Rebuilding the Herd: Why it could be years before things return to normalcy

It could be several years before pasture conditions return to normal, allowing the beef herd to start rebuilding.

Lance Zimmerman, the Senior Beef Analyst at Rabobank says feed supplies are tight and cattle inventories remain low; so much that high cattle prices are still not enough to cover feed bills. He says one of the most important factors to rebuilding the herd will be better calf prices, which have only recovered 55 percent of the full decline seen last year.

Zimmerman recently sat down with the Oklahoma Farm Report to discuss his research and said getting moisture in the Southern Plains will be crucial.

“We need to see moisture conditions just come and replenish what we lost, but have some staying power so that when we look across those prairies, they’re healthy, green and vibrant again. When we look at our hay stocks, we have an ample supply to get us through a winter and then a little margin on the sides. That’s going to take a couple of years and that’s really one of the aspects that the paper focuses on. Let’s turn the tide on the heiffer numbers, let’s turn the tide on the cowherd slaughter that we’ve seen over the last several years. Let’s get the green grass replenished and then we can start talking about a healthy, robust expansion again, but we’re probably still two years away before we can see that happen,” said Zimmerman.

Zimmerman says even if demand holds steady, declining supplies will mean beef prices will go up and so will the cost to consumers.

Related Stories
A recent study by the Environmental Defense Fund in Kansas is urging farmers to diversify crop portfolios to mitigate risks and ensure long-term sustainability.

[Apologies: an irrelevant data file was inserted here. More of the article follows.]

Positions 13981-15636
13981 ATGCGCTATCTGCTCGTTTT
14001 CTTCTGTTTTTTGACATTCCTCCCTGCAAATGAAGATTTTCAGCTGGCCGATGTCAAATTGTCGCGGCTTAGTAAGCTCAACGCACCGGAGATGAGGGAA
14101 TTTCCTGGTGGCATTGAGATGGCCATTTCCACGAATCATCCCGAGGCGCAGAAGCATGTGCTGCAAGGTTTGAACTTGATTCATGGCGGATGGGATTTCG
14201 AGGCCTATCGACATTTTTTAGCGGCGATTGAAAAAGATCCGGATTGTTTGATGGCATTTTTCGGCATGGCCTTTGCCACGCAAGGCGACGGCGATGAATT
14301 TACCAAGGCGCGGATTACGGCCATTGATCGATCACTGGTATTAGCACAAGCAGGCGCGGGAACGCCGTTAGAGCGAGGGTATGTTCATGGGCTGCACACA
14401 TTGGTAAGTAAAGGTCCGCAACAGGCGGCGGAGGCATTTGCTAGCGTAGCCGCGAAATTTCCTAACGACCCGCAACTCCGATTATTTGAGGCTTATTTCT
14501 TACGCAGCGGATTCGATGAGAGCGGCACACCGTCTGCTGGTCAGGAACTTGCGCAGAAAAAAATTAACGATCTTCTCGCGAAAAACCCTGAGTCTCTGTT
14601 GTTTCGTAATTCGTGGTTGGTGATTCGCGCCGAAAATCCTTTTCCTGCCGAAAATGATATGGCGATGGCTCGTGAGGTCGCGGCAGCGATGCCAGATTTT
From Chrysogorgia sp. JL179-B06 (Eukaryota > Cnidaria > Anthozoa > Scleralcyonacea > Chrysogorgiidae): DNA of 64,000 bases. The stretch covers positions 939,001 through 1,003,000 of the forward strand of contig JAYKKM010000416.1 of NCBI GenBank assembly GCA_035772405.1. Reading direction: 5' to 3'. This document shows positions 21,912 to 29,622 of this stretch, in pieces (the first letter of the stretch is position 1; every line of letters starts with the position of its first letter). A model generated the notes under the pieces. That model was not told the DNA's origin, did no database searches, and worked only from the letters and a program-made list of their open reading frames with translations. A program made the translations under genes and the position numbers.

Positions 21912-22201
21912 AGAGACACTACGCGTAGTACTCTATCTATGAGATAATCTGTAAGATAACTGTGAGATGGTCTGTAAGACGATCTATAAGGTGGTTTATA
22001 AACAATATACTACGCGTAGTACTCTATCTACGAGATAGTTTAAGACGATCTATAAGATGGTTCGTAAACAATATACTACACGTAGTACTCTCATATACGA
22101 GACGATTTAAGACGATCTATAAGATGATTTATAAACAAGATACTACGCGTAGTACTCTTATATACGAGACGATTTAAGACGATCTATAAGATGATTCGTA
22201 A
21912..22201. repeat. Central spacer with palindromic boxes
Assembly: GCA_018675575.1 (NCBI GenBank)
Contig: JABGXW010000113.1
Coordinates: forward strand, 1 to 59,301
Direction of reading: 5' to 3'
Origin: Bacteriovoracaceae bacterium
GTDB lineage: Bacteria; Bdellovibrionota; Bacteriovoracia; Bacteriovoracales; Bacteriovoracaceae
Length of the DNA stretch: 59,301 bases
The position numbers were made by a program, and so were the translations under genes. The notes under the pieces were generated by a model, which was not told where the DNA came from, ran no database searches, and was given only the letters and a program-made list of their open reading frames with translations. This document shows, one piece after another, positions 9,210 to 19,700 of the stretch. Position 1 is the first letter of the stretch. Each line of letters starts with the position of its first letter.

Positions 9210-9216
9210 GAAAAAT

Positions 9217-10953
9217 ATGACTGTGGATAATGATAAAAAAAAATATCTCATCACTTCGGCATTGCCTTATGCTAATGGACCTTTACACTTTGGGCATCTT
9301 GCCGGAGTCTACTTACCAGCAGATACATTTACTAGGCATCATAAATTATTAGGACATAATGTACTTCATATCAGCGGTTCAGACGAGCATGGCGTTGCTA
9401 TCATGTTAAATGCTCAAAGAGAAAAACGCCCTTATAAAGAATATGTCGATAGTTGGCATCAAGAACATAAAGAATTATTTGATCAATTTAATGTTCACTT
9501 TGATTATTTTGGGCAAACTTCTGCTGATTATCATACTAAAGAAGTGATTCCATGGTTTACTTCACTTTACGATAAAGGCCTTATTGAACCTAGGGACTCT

As farmers gear up for the spring planting season, it’s crucial to remember that financial planning goes hand in hand with early season crop protection.

Agriculture Shows
From soil to harvest. Top Crop is an all-new series about four of the best farmers in the world—Dan Luepkes, of Oregan, Illinois; Cory Atley, of Cedarville, Ohio; Shelby Fite, of Jackson Center, Ohio; Russell Hedrick, of Hickory, North Carolina—reveals what it takes for them to make a profitable crop. It all starts with good soil, patience, and a strong planter setup.
Champions of Rural America is a half-hour dive into the legislative priorities for Rural America. Join Host and Market Day Report Anchor Christina Loren as she interviews members of the Congressional Western Caucus to learn about efforts in Washington to preserve agriculture and tackles the most important topics in the ag industry on Champions of Rural America!
Farm Traveler is for people who want to connect with their food and those who grow it. Thanks to direct-to-consumer businesses, agritourism, and social media, it’s now easier than ever to learn how our food is made and support local farmers. Here on the Farm Traveler, we want to connect you with businesses offering direct-to-consumer products you can try at home, agritourism sites you can visit with your family, and exciting new technologies that are changing how your food is being grown.
Featuring members of Congress, federal and state officials, ag and food leaders, farmers, and roundtable panelists for debates and discussions.
Host Ben Bailey hops in the tractor cab, giving farmers 10 minutes to answer as many questions and grab as much cash as they can for their local FFA chapter.